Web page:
Quote Originally Posted by King of Nowhere View Post
So... which of those two is accurate? because in two sentences you are telling that there are too many variables to really get to 80%, and then you say that you get close most of the time.

But regardless of that, I think you are putting too much weight to the book. if you have DMed for years, and you read this forum regularly, chances are you're actually more experienced that the people who actually wrote the manual. And those people were writing most for inexperienced players anyway; it is assumed that experienced players will know when to bend the rules and when to skip them entirely.
I've never cared about numbers of encounters and I always went with what feels right for the world. The goblin tribe won't be conveniently divided into 4 easy encounters. After they sent the first group and you dispatch them, either they send every single able-bodied they can into the fray, or they flee. The boss won't send his minions against you one at a time before facing you solo at the end. he will either try to overwhelm with massive force; or, in case he's trying to wear you down, he certainly will try to prevent you from fleeing to rest and come back the next day.
I almost never had a standard adventuring day of 4 encounters. there was generally one big fight as the enemies would pile up everything they had. especially since the party learned teleportation, at which point taking them by attrition is an exercise in futility. Perhaps there were easier encounters, but i didn't even roll those. easy enemies surrendered, or tried to flee, or were killed easily. And it worked well.
Now, I'm not saying you should do as I did. of course everyone is entitled to have a different style.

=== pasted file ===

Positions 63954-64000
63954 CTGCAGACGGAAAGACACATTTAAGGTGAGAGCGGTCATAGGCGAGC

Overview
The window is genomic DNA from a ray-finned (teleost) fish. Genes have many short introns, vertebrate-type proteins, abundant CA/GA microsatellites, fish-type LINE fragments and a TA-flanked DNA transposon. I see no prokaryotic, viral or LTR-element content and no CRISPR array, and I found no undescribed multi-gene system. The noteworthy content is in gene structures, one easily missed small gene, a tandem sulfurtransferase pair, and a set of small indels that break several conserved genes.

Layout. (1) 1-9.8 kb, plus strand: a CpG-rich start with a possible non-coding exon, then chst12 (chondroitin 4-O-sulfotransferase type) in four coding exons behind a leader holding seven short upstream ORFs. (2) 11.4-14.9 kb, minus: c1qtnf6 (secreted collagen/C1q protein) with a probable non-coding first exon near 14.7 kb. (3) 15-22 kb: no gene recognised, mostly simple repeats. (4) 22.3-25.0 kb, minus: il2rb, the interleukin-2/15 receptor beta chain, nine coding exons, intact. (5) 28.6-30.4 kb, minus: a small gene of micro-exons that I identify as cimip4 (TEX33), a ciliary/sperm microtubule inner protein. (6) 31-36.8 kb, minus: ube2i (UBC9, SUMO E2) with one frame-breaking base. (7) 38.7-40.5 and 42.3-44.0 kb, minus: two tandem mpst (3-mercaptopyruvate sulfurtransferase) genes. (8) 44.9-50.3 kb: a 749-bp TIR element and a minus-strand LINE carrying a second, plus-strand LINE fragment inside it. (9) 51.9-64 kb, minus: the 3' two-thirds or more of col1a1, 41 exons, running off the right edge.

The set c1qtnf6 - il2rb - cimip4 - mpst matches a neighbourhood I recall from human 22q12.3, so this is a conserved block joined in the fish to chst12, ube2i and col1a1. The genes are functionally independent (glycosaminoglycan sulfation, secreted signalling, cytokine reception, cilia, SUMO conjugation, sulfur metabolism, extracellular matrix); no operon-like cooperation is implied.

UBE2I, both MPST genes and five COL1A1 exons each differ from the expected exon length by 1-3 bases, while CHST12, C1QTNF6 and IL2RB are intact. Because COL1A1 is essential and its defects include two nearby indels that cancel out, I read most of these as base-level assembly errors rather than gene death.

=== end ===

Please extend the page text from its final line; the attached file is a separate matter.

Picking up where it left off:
But I am saying that you could benefit from more spontaneity and less slavish adherence to a bunch of guidelines that were made by people with less actual experience than you, with premises that do not apply to your table, and that were never intended to be strict in the first place.

As for difficulty, as others said, it's up to the table. Some people enjoy different levels of difficulty. But in my experience, a party with even a fairly low (by this forum standards) optimization will still mop the floor easily with things well above their EL.
I don't see a contradiction there; I am pretty good at estimating the difficulty of encounters and the average resource expenditure of my adventures lands right around 80%, but there is enough variance from day to day that it is only an average.

I personally am a "fiction first" sort of player, and would love to be a bit more loose with the encounter budget for the sake of drama and verisimilitude, but my players demand balance and cry foul if they feel it isn't there.

Its kind of a funny disconnect actually, on Saturday I had someone on this thread accusing me of "neurotic adherence to strict balance guidelines," but I had one of my players complaining to me that he felt like I was "just picking CRs out of a hat and throwing them at the party randomly."

Quote Originally Posted by Willie the Duck View Post
Go back to these people and ask them what about the game is too hard. We can't help until we know what they think the problem is.

Most of the time when I have run into this issue (regardless of where in the situation I was located-- DM, complaining players, non-complaining players, or bystander) it has come down to DM and Players having different understanding of the actual situations. Often it comes down to every/most fight having the players feel on-the-ropes, whether that is true or not. Do the players feel like their characters can run if things go badly? Do they think they will know when things are going badly soon enough to successfully run? When they feel like they are in a fight, holding their own, and expending a reasonable amount of resources, does that seem clear to them or are they constantly second guessing whether they know how things are going?
I do ask them, and they give inconsistent answers.

Pretty consistent complaints are:

1: They can't do a full clear of a dungeon in one go without using consumables, and this bugs them even though they have always still made a net profit and are always above suggested WBL.
2: The wizard uses most of his spells in doing so and doesn't have as many as he would like to make scrolls or sell for profit in town.*

In this particular campaign I let the players call a retreat at any time without consequences, as there are several new players in the group and I am trying to build up their confidence without having to risk accidental TPKs.

*: This is a peculiarity of my particular house rules. I use a long rest variant so players don't have unlimited spells during downtime, but I allow them to save up unused spells or convert them to gold. Players can still purchase or craft items normally without expending spell slots.